Stocks ended the day higher and the Dow and S&P 500 logged three straight weeks of gains. Durable goods orders rose more than expected in September. The Commerce Department says new orders climbed 3.7% for the month. The consensus had been for a gain of 2.5%. Back in August, durable goods orders rose by a scant 0.1%. In a separate report, the Commerce Department said wholesale inventories rose 0.5% in August, which was their biggest increase since January. Consumer sentiment slid to to 73.2 in October according to a Thomson Reuters/University of Michigan survey. That's its lowest level since December 2012. Expectations had been for a reading of 75.0.
Procter and Gamble (PG) drifted 0.7% lower despite an earnings match. The company posted profits of $1.05 a share in line with the consensus on sales of $21.21-billion. Estimates had been for revenues of $21.044-billion. Procter & Gamble says it is seeing success with a turnaround engineered by CEO A.G. Lafley. He returned to the company in May. To that end, P&G is sticking with its annual forecast. The company previously said it expects 5% to 7% growth in earnings excluding restructuring charges.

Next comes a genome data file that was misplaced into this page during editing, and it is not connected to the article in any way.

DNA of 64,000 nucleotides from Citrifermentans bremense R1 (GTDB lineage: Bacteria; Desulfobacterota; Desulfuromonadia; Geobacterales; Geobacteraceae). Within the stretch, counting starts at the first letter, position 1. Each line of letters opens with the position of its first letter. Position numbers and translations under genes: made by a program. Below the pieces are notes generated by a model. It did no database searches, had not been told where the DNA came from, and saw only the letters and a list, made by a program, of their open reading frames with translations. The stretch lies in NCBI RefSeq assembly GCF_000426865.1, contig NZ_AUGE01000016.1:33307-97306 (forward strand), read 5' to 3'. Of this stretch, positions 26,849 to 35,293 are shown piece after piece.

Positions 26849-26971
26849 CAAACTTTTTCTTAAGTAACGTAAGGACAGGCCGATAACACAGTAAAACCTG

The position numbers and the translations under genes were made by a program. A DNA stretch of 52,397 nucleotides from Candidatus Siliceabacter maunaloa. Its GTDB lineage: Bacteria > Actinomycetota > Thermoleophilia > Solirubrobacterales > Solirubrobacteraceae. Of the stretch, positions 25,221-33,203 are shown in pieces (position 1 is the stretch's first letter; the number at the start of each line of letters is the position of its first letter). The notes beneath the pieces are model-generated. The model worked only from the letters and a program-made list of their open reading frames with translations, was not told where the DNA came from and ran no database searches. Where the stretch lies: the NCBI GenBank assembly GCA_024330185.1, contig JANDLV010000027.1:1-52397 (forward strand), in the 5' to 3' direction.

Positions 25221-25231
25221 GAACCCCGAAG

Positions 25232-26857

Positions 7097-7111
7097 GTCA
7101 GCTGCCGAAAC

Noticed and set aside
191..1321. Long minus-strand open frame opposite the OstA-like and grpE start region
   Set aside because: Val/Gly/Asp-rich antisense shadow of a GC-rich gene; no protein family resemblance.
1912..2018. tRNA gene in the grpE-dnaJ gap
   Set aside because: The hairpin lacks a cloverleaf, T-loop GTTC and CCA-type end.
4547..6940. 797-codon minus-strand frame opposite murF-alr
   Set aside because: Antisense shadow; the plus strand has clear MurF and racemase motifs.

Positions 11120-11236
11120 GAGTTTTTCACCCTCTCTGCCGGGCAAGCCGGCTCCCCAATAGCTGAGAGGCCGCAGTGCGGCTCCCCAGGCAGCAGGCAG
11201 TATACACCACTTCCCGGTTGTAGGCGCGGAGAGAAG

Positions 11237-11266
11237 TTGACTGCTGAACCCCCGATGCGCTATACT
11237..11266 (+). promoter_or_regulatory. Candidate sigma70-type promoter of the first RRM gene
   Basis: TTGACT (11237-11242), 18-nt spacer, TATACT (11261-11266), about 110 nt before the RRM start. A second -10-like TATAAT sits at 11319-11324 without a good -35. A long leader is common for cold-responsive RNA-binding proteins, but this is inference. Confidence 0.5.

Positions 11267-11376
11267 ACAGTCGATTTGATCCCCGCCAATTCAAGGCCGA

UPS (UPS) moved 1.2% higher on its earnings. The shipper beat estimates by a penny, posting profits of $1.16 a share. Revenue, however, came up slightly short at $13.52-billion versus $13.60-billion. The company cited strength in its domestic ground business. Looking ahead to the holiday shopping season, the company is optimistic about business from online gift purchases.
Amazon (AMZN) and Microsoft (MSFT) both surged on their earnings, which came out after yesterday's closing bell. The climb, which topped more than 9% puts Amazon at an all-time high. The company reported adjusted losses of 9-cents a share for the quarter. That's exactly what was expected. Investors seem to be ignoring the fact that the company issued guidance for the current quarter that was below consensus. Perhaps because revenue for the period just ended beat expectations at $17.09-billion versus $16.77-billion.
As for Microsoft, shares rose 6% as the software giant had a healthy beat for the period with earnings of 62-cents a share, 8-cents above estimates. Revenues also beat expectations at $18.53-billion versus $17.79-billion. Shares of Microsoft climbed as much as 7% in intraday trading, adding to prior gains of 22% this year.
Zynga (ZNGA) shot up 5.5% on a narrower loss than expected. The game-maker lost 2-cents for the quarter, but it was expected to lose 4-cents, and revenue topped estimates at $152-million versus a consensus figure of $143-million. Revenue was actually down 36% from a year ago. However, Zynga said it expects to be profitable in the coming year.
Callaway Golf (ELY) climbed nearly 20% after the golf company reported adjusted losses of 18-cents, but analysts expected a dime worse than that. Revenue also topped the consensus at $178-million versus $152.6-million. Callaway says it benefited from cost-cutting as well as a licensing agreement for clothing and footwear. The company also upped its forecast.
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